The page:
UFC 136 takes place later tonight at the Toyota Center in Houston, Texas. The event airs live on pay-per-view at 9pm ET/6pm PT. The pay-per-view broadcast will be preceded by prelim specials on Facebook at 6pm ET/3pm PT and Spike TV at 8pm ET/5pm PT.
In the main event, Frankie Edgar puts his UFC lightweight title on the line again against Gray Maynard.
In the co-main event, Kenny Florian challenges Jose Aldo for the UFC featherweight title.
Chael Sonnen returns from his “time-out” to take on Brian Stann in a middleweight bout.
Melvin Guillard looks to put himself in lightweight title contention against Joe Lauzon.
Leonard Garcia and Nam Phan meet in a featherweight rematch.
Results, recap and bonuses after the jump.
- Frankie Edgar def. Gray Maynard via TKO (Punches) at 3:54 in Round 4
- Jose Aldo def. Kenny Florian via Unanimous Decision (49-46, 49-46, 49-46)
- Chael Sonnen def. Brian Stann via Submission (Arm-Triangle Choke) at 3:51 in Round 2
- Nam Phan def. Leonard Garcia via Unanimous Decision (29-28, 29-28, 29-28)
- Joe Lauzon def. Melvin Guillard via Submission (Rear Naked Choke) at :47 in Round 1
- Demian Maia def. Jorge Santiago via Unanimous Decision (30-27, 30-27, 30-27)
- Anthony Pettis def. Jeremy Stephens via Split Decision (29-28, 28-29, 29-28)
- Stipe Miocic def. Joey Beltran via Unanimous Decision (29-28, 30-27, 29-28)
- Darren Elkins def. Tiequan Zhang via Unanimous Decision (30-27, 30-26, 30-27)
- Aaron Simpson def. Eric Schafer via Unanimous Decision (30-27, 30-27, 30-27)
- Mike Massenzio def. Steve Cantwell via Unanimous Decision (29-28, 30-27, 29-28)
Recap & Thoughts
Anthony Pettis vs. Jeremy Stephens: In a pairing between two extremely dangerous strikers – Pettis deadly with his acrobatic kicks and Stephens lethal with his supersonic hooks – expectations were high that there’d be the kind of stand-up exchanges that would end up on highlight reels for years to come. But the first round provided only limited trading, with each man probing the other, and Stephens mixing up his attack with a pair of successful takedowns. Perhaps sensing an advantage on the ground, Pettis turned the tables and took his foe to the canvas twice in the second round, battering him from top position and working his way to Stephens’ back, where he spent the last 90 seconds of the frame threatening with a choke. Sadly, there were no moments of striking brilliance in the final round either, with both men content to wrestle and jockey for control on the ground throughout. It was by no means a stale bout, but it wasn’t what was expected, and as a testament to the closeness in scoring, the end result was a split decision that favored Pettis.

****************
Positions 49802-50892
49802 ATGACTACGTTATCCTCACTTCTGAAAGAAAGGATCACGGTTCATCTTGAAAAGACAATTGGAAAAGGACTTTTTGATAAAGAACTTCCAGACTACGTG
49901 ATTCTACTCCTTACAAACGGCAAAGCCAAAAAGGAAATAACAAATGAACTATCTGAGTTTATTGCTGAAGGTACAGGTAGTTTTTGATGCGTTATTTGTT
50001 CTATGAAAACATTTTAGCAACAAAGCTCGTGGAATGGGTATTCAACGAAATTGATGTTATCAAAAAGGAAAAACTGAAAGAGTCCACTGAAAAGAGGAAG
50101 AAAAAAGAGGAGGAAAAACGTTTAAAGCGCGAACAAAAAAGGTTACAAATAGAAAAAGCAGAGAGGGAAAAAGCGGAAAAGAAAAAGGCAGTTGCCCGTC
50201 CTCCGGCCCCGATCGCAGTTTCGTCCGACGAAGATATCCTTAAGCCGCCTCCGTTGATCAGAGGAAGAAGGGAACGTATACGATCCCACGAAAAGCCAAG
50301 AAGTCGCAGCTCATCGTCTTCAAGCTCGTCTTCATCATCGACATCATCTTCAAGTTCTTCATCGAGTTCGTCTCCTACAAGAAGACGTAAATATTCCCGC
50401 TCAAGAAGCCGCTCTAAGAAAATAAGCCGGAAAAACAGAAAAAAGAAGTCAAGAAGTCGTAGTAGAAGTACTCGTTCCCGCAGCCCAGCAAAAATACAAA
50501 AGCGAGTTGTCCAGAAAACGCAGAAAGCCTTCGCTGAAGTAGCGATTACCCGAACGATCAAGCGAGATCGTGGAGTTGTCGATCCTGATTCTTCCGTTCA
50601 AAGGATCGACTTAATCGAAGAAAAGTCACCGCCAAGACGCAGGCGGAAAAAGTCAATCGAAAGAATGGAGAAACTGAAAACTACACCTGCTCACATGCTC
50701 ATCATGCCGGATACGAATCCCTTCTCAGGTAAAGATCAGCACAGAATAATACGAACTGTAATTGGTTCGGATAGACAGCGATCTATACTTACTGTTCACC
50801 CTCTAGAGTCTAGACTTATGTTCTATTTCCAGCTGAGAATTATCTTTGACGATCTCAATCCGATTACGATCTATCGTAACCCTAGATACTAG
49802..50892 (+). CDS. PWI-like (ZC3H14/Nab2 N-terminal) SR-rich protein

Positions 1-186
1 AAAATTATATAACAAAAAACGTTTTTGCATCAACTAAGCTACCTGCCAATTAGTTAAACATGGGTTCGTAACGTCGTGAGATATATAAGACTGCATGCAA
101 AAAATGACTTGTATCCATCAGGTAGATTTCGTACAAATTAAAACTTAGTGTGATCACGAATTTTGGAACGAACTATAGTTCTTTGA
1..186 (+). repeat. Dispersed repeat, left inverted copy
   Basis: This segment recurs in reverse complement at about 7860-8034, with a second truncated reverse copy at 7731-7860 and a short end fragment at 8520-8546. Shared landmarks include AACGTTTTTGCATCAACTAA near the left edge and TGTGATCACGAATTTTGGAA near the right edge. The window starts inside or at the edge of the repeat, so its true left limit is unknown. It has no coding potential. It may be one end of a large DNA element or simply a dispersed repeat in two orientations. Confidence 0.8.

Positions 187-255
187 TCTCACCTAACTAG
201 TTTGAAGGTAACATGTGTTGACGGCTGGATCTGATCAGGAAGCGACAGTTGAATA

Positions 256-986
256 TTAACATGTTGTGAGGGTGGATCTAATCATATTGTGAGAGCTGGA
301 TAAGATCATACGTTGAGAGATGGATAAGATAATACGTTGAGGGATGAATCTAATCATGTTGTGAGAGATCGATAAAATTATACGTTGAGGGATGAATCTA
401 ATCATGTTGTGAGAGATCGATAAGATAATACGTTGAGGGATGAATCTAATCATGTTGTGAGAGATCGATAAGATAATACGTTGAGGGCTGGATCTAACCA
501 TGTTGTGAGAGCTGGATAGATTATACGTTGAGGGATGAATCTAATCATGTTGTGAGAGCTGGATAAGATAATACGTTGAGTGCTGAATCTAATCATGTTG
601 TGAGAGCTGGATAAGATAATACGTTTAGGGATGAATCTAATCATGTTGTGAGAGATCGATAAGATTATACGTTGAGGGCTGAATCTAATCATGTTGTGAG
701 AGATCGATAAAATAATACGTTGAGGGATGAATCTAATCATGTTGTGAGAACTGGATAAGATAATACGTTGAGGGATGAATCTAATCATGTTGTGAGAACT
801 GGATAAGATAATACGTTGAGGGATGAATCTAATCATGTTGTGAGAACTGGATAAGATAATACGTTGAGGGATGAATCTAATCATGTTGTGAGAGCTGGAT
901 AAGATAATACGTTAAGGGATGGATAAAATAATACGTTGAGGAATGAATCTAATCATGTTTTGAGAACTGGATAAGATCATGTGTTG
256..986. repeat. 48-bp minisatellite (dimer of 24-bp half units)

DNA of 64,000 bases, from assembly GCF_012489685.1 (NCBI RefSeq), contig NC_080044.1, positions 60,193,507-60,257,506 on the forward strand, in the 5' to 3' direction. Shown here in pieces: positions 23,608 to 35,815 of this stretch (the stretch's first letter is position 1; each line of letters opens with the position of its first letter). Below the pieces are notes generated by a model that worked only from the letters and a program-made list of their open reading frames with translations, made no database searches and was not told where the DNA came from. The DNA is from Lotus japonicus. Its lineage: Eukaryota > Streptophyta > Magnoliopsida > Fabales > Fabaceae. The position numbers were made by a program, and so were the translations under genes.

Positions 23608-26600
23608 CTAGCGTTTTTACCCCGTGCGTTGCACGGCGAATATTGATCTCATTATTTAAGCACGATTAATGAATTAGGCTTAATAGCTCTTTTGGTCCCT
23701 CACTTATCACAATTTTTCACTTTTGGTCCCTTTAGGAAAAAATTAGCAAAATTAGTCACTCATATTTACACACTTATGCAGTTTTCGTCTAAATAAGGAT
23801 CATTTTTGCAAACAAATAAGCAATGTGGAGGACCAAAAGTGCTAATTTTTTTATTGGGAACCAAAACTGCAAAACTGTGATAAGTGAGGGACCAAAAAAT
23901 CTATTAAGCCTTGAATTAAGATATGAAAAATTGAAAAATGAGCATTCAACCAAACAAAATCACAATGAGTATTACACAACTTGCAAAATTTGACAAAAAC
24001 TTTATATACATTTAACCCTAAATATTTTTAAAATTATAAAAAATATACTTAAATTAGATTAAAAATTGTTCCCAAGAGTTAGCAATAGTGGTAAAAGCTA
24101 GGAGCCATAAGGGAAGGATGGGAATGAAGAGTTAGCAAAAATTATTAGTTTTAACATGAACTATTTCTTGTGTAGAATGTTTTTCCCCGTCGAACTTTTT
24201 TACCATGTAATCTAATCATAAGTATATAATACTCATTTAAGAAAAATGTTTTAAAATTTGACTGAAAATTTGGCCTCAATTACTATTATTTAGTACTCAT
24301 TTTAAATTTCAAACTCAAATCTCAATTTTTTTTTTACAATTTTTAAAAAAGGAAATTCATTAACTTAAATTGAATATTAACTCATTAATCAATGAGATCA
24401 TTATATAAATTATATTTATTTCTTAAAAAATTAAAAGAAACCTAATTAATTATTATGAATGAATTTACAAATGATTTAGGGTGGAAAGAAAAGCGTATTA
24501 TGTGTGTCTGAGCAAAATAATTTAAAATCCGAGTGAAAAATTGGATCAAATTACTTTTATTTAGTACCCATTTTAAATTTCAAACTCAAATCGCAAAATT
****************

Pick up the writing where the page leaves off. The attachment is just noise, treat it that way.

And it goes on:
Demian Maia vs. Jorge Santiago: Wielding ever-evolving boxing skills and the newfound confidence it brings, Maia had zero fear wading into range of Santiago’s fearsome kickboxing, and twice in the opening round the elite jiu-jitsu master expertly took the Sengoku star down and controlled him. Round 2 was practically a carbon copy of the first, with Maia again easing into top position on the ground, and though Santiago’s own black belt grappling skills were enough to render Maia’s offense mute, he had no answer for what Maia was bringing. After the final round played out exactly like the two before it, Maia’s unanimous decision was a no-brainer.
Melvin Guillard vs. Joe Lauzon: Just in case you thought Guillard was going to be too explosive, fast and powerful for Lauzon, the New Englander came out and defeated the “Young Assassin” in 47 seconds. Catching Guillard with a left hook as Guillard came in swinging, Lauzon hit his foe in the sweet spot, and he wasted no time pouncing on the stunned fighter, easing onto his back to work the rear naked choke. Guillard defended momentarily, but was tapping out soon after.